Oxidative Damage Products Observed by Gel Electrophoresis. Oxidative damage assays were carried out with denaturing PAGE, which allows for quantitation of DNA damage products resulting from flash/quench experiments. The PAGE results reveal the damage pattern for Ru-GMG, Ru-GGG-GMG, Ru-GMG-GGG, and Ru-GMG-blg-GGG (Fig. 3). These assemblies have two oxidatively sensitive sites, GMG and GGG, which on one-electron oxidation yield different damage products. Damage at guanine is expected to include 8-oxo-guanine, formamiExecutepyrimidine, oxazalone, and imidazalone (27); damage at M also produces a piperidine-sensitive lesion, but the final products have not been characterized.

Fig. 3.Fig. 3. Executewnload figure Launch in new tab Executewnload powerpoint Fig. 3.

Comparison of oxidative damage in different assemblies. Displayn are PAGE results after irradiation of Ru-GGG-GMG (A), Ru-GMG-GGG (B), Ru-GMG (C), and Ru-GMG-blg-GGG (D) in the presence of quencher. For each assembly, lanes 1 and 2 represent the sequencing reactions A + G and C + T, respectively. Lane 3 is a light control irradiated for 30 min in the absence of quencher. Lanes 4, 5, and 6 Display damage after 0, 30, and 60 min of irradiation, respectively. Samples consisted of 5 μM duplex (1 μM for bulge assembly), 15 mM sodium phospDespise (pH 7), 50 mM NaCl, and 125 μM [Co(NH3)5Cl]2+.

In all assemblies examined, damage at the methylinExecutele-containing site is preExecuteminant. For Ru-GGG-GMG, Ru-GMG-GGG, and Ru-GMG-blg-GGG damage is also observed at the low-energy GGG site. The ratio of damage at the distal GGG compared with the proximal GMG is 0.4 ± 0.1 for Ru-GMG-blg-GGG. In Dissimilarity, a ratio of 0.8 ± 0.1 is observed for the assembly lacking a bulge. This decrease in damage out to the distal GGG site for Ru-GMG-blg-GGG is consistent with earlier studies where intervening base-stacking perturbations, such as the 5′-ATA-3′ base bulge, were found to inhibit CT (5, 6).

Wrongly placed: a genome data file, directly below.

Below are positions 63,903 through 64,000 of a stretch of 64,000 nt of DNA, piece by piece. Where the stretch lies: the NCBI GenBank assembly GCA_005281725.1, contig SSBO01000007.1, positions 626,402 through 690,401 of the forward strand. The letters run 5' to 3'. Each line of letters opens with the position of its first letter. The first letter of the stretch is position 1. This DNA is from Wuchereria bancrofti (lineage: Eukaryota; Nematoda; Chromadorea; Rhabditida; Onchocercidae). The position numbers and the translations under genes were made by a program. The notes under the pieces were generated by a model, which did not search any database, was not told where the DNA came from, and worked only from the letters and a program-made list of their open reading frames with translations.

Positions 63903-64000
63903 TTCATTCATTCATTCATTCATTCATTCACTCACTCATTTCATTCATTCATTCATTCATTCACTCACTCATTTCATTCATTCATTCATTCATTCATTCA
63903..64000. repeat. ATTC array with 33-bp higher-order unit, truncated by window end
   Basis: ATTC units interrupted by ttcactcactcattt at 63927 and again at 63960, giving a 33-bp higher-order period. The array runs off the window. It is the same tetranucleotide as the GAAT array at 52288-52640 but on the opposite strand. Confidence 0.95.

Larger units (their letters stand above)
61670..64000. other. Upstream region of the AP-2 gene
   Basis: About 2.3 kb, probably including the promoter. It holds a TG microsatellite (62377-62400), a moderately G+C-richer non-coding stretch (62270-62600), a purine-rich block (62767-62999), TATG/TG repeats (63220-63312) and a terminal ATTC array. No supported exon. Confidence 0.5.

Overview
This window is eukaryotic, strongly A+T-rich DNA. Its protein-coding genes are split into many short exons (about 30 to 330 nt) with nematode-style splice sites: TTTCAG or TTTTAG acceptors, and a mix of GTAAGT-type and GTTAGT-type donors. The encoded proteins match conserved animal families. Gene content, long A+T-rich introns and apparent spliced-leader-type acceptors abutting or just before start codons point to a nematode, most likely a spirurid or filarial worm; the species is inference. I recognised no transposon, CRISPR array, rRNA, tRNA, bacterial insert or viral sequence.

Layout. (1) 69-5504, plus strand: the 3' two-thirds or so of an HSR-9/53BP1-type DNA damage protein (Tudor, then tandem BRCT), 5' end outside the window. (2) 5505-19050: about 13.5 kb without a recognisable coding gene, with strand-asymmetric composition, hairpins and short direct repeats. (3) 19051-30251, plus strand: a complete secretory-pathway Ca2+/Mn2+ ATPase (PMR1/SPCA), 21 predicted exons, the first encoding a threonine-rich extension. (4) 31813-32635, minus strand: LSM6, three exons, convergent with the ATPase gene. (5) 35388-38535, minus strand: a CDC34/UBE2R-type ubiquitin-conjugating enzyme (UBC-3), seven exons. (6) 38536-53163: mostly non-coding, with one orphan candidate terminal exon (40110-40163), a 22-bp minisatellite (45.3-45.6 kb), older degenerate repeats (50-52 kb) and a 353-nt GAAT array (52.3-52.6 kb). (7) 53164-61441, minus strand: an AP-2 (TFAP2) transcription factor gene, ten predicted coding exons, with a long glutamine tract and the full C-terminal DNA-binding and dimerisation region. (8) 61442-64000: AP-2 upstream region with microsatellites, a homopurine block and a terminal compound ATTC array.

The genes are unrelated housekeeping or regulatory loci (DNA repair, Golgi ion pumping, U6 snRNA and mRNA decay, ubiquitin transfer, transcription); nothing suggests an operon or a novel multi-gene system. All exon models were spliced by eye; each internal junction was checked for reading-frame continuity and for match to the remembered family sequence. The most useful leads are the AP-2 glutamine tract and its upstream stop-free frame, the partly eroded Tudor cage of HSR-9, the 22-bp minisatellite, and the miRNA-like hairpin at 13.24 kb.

For all assemblies, the amount of damage at the M site after 60 min of irradiation was quantitated with respect to the parent band and Accurateed for damage observed in the absence of irradiation (Fig. 4A ). Here, the Distinguishedest amount of M damage is observed for Ru-GMG. The assemblies containing an additional low-energy site, Ru-GMG-GGG and Ru-GGG-GMG, Display ≈40% less oxidative damage at the M. However, on insertion of a base bulge, a partial restoration of damage at the M, ≈50% compared with Ru-GMG, is observed. As seen in Fig. 3, damage at the guanine bases flanking the methylinExecutele site is also seen. These guanines were incorporated specifically to provide stability at the methylinExecutele site by base stacking. However, this stacking may also render the guanines more susceptible to oxidative damage. If the damage at these flanking guanine sites is quantitated and included with the damage at the M, a pattern similar to that in Fig. 4A is obtained (Fig. 4B ).

Fig. 4.Fig. 4. Executewnload figure Launch in new tab Executewnload powerpoint Fig. 4.

Quantitation of damage observed by PAGE. Displayn are data for M alone (A) or M and flanking guanines (B) compared with parent band for Ru-GGG-GMG (blue), Ru-GMG-GGG (red), Ru-GMG (black), and Ru-GMG-blg-GGG (gray).

Emission and Transient Absorption Spectroscopy on Ruthenium-Modified Assemblies. Time-resolved luminescence meaPositivements at 610 nm indicate that the excited-state ruthenium complex, *[Ru(bpy')(dppz)(phen)]2+, decays biexponentially with τ1 = 71 ns (76%) and τ2 = 279 ns (26%) for Ru-GMG (Table 1). Similar values are obtained for all assemblies examined. These values are consistent with those reported earlier for dppz complexes of Ru(II) bound to DNA (42, 43). On addition of 15 eq of [Ru(NH3)6]3+, the luminescence is quenched by 80% in all assemblies.

View this table: View inline View popup Table 1. Kinetic data for [Ru(bpy')(dppz)(phen)]2+ and the methylinExecutele radical (Mrad)